Along the boundary between the grand height of the great room and the intimacy of the dining room, the scale of the house seems to strike a careful balance. In a similar way, human-scaled spaces indoors reckon with the vastness of the landscape outside.
A tight materials palette unifies the house. The black granite shows up in the bathrooms as well; vanities and mudroom cupboards echo the design of the kitchen cabinets; walls are white to allow the Pittingers’ colorful possessions to visually step forward. Wood on ceilings and floors balances the coolness of steel and concrete. In the great room, sheets of cedar plywood on the ceiling almost read like giant wooden tiles.
Making it work
Beyond a real affinity for beauty, indoors and out, the house places a premium on functionality. For example, said Burton, “I feel strongly that it’s great when an owner can use their own front door. It’s usually a nicer experience than entering a laundry room through a garage.” From their flagstone-paved breezeway, the Pittingers arrive at a stoop and, from that single spot, can choose to enter their mudroom or the more formal entry.
Construction and design both promote energy-efficiency. The house’s public wing is built of structural insulated panels (SIPs), while the rest of the home is frame-built and highly insulated. Due to large southeast-facing windows, the home enjoys passive-solar heating, and with the entry being reminiscent of a Southern dogtrot, it can be passively cooled as well—just open the two facing doors and a cooling breeze comes through. “We did some energy modeling, and it showed that if we turned the house just a hair more it was increasing the energy-efficiency dramatically,” said Burton. Louvres over south-facing windows protect from summer sun.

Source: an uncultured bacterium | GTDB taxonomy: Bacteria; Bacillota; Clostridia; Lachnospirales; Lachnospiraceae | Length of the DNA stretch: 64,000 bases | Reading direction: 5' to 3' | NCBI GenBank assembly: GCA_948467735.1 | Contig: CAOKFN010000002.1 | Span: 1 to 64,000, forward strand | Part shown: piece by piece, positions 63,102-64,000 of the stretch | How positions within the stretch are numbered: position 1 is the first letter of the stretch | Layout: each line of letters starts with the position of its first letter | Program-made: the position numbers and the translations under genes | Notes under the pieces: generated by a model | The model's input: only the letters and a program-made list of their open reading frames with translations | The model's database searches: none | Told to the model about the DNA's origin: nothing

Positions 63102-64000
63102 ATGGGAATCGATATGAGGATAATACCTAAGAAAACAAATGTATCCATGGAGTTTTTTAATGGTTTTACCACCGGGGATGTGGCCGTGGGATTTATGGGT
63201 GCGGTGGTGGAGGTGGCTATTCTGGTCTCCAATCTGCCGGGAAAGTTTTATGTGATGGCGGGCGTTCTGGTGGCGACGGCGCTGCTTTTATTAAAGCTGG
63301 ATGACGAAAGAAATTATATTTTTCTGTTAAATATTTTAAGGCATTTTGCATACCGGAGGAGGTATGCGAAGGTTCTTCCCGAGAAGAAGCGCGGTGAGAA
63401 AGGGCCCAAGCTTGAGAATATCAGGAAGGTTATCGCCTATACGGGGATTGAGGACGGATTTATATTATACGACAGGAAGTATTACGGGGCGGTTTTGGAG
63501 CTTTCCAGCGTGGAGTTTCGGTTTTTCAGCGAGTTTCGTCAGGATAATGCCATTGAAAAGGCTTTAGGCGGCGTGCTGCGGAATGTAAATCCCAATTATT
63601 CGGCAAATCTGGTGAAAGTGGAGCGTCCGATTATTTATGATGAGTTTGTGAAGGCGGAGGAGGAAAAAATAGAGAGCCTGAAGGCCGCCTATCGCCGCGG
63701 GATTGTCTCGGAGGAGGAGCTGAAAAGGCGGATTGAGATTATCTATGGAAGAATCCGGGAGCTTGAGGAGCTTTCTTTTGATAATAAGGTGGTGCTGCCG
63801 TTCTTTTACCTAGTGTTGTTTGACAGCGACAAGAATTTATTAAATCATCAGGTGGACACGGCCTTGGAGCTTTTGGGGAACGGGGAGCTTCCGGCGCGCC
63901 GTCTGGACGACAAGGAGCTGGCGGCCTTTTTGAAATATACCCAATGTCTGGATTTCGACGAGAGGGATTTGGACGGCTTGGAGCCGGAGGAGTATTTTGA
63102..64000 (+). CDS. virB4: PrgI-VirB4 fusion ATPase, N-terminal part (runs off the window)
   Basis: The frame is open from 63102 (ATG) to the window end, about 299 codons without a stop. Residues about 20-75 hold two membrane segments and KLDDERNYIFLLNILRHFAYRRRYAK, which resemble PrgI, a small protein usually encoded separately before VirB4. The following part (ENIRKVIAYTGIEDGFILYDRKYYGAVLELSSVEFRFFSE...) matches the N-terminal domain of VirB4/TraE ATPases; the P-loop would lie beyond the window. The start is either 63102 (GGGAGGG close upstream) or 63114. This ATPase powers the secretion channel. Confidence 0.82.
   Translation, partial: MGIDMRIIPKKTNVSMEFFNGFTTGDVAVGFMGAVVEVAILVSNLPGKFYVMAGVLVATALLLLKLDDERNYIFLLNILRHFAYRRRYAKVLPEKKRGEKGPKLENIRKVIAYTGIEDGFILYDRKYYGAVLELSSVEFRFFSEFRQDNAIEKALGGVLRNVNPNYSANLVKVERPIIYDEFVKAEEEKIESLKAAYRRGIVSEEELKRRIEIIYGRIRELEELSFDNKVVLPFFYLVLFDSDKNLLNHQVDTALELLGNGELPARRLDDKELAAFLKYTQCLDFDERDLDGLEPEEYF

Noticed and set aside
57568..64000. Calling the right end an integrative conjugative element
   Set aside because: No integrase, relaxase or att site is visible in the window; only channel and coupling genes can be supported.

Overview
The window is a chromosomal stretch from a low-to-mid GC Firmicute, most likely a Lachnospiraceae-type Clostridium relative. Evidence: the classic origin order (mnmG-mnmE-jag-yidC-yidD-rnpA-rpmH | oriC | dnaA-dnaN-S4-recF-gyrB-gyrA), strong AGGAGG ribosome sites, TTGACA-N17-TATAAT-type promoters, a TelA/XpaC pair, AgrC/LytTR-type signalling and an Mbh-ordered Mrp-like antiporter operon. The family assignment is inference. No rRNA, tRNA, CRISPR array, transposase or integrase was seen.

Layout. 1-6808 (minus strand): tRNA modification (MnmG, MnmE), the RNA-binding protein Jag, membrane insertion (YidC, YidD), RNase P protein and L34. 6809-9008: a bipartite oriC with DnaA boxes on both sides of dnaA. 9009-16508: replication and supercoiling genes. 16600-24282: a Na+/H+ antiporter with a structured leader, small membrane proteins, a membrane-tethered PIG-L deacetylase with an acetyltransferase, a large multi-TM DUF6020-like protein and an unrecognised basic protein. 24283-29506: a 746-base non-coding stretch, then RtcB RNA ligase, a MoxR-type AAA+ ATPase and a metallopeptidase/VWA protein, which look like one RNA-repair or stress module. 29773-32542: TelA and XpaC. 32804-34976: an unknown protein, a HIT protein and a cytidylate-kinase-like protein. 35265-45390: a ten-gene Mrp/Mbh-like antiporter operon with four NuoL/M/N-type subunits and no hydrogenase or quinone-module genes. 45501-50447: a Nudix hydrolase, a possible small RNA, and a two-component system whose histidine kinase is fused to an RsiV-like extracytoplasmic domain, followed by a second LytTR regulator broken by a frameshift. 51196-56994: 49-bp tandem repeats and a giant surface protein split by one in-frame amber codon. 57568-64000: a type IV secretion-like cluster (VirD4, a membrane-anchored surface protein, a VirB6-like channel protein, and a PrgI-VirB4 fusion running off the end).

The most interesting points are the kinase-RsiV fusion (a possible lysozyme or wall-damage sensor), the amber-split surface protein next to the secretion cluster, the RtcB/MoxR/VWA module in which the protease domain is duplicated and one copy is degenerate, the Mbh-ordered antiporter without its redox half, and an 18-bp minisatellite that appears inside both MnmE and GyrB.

Though this was the Pittingers’ first time building a home, they feel they got it right. “It’s a really nice space to spend a lot of time in,” said Lynn. “This is a really comfortable place to spend the morning, afternoon, and evening.”
Architect Jim Burton prizes craftsmanship and is committed to employing local tradespeople. So when his clients Lynn and Pam Pittinger asked him to include their own creative works in the house he designed for them, he was more than receptive.
Lynn built kitchen cabinet doors, bedroom furniture and other built-in and freestanding pieces for Pond View. Much of his raw material came from the property—for example, a fallen walnut tree became bathroom vanities. Simple, clean designs repeat throughout the house, allowing Lynn’s workmanship to shine and unifying the home.
Pam’s paintings, meanwhile, receive pride of place in nearly every room—one even has a special spot in a hallway opposite a window, so that it can be seen as guests approach the entry. Her work is lively, mostly abstract, raw and refined at the same time. You can see more of her paintings at pampittinger.carbonmade.com.—E.H.
3453 square feet
Structural system: Steel and SIPs
Exterior material: Standing seam metal and vertical T&G cedar siding
Interior finishes: Drywall
Roof materials: Standing seam metal roof, green roof
Window system: Pella clad windows and aluminum storefront
Mechanical systems: Geothermal heat pump
General contractor: Webb & Sons Construction Inc.